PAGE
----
Q. Can I watch my DVR recordings on other devices like my smartphone?
A.
Most DVRs include support for streaming recorded content to other devices. In most cases, it’s usually limited to streaming on your local network, so you’ll need to make sure both your DVR and the device you want to watch content on are on the same network. Some high-end DVRs support streaming from anywhere, so you can stream to your phone when you’re on the go or stream to your laptop while you’re at work (not that we encourage that sort of thing). 


Q. Are over-the-air broadcast channels in 4K?
A.
Not yet. The technical standards for antenna broadcasts are currently based on the Advanced Television Systems Committee (ATSC) 2.0 standard. Testing and planning are underway for the upcoming new standard: ATSC 3.0. ATSC 3.0 will support 4K over-the-air broadcasts. There’s no current timeline for when it will be implemented.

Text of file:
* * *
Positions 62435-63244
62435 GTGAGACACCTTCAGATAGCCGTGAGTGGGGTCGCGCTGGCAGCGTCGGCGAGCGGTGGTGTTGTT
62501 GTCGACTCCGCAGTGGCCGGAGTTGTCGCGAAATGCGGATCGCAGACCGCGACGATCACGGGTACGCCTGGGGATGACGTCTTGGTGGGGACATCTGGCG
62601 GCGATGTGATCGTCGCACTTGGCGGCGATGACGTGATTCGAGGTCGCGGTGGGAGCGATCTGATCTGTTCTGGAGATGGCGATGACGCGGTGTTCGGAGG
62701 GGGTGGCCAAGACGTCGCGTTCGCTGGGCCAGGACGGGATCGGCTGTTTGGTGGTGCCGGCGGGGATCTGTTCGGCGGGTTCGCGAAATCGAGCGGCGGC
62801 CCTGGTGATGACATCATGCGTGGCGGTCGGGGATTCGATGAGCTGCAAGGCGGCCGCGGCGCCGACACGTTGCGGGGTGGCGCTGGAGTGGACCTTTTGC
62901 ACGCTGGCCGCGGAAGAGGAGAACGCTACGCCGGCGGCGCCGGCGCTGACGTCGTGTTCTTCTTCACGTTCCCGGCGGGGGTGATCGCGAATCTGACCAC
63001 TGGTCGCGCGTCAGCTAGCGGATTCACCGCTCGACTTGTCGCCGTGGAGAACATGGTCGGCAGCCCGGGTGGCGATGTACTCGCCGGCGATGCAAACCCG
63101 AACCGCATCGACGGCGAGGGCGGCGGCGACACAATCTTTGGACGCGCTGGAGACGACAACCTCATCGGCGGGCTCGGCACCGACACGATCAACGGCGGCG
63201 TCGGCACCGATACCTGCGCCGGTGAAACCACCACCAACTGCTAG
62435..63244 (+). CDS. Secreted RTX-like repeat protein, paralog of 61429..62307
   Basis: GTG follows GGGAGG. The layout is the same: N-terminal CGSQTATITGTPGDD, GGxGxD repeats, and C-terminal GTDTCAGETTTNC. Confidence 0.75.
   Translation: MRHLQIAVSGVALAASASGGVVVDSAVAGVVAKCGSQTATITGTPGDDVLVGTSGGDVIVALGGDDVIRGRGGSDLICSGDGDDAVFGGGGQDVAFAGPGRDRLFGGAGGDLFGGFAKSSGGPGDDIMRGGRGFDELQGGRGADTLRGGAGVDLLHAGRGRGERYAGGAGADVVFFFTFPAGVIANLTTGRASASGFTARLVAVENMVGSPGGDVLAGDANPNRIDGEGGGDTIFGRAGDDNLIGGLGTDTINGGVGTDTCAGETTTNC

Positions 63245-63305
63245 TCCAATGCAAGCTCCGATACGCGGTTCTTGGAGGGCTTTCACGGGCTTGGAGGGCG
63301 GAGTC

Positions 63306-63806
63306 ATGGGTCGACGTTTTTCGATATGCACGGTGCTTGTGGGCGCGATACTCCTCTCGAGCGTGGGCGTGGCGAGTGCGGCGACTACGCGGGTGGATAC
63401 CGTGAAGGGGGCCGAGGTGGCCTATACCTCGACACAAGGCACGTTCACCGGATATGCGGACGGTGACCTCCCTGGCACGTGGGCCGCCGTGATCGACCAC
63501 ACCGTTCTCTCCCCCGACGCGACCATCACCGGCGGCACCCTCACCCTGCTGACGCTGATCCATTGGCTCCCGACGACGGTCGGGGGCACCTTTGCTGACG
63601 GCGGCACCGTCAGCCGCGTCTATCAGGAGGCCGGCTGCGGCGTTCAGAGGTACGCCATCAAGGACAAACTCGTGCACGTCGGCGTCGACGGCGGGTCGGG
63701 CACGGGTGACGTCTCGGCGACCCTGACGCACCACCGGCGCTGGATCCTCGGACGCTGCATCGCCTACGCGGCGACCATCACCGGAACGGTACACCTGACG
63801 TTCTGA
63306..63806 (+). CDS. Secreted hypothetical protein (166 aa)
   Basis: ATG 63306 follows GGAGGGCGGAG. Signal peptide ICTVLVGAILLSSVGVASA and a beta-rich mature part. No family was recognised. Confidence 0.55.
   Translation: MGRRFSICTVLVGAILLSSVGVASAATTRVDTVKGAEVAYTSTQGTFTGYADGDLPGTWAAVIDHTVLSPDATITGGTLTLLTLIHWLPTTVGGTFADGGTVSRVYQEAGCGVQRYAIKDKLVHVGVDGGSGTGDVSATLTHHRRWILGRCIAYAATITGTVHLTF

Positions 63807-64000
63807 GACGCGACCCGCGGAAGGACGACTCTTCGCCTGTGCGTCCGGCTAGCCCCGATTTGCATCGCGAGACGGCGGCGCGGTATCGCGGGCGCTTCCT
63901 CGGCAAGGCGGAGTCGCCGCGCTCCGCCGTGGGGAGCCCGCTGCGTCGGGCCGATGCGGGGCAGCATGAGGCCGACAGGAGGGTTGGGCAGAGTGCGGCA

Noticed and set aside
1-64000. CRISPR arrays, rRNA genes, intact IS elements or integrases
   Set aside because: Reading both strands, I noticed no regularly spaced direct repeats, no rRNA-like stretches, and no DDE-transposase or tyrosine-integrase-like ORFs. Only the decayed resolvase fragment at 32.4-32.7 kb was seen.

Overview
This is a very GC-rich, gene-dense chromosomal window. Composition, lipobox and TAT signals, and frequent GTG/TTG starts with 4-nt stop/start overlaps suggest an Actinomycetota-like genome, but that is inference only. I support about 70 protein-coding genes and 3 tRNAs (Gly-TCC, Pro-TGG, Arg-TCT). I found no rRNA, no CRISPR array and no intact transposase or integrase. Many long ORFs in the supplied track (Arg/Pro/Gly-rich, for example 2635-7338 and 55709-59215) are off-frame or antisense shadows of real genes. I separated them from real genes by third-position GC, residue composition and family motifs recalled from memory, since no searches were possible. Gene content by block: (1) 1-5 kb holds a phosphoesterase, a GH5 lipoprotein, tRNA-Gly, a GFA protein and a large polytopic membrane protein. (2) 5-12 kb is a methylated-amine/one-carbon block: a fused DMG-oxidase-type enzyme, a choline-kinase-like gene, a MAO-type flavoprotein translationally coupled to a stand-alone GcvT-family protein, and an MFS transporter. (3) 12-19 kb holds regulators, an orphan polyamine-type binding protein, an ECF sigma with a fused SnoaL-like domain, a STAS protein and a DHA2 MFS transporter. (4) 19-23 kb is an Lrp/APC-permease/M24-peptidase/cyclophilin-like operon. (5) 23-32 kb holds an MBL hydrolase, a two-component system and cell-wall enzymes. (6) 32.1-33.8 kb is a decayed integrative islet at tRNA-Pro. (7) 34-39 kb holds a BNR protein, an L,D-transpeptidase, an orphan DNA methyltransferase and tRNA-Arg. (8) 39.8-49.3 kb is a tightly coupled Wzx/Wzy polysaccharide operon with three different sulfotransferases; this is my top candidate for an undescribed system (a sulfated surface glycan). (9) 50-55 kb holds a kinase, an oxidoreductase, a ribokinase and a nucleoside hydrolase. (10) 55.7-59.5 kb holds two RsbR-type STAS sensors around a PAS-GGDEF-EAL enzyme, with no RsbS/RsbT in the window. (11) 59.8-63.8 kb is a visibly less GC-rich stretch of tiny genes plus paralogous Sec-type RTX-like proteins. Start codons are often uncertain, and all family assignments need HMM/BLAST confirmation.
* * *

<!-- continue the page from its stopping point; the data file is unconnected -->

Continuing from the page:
The team that worked on this review
  • Angela
    Angela
    Editor
  • Devangana
    Devangana
    Web Producer
  • Eliza
    Eliza
    Production Manager
  • Jaime
    Jaime
    Writer
  • Jennifer
    Jennifer
    Writer
  • Kyle
    Kyle
    Writer
  • Melinda
    Melinda
    Web Producer
  • Melissa
    Melissa
    Senior Editor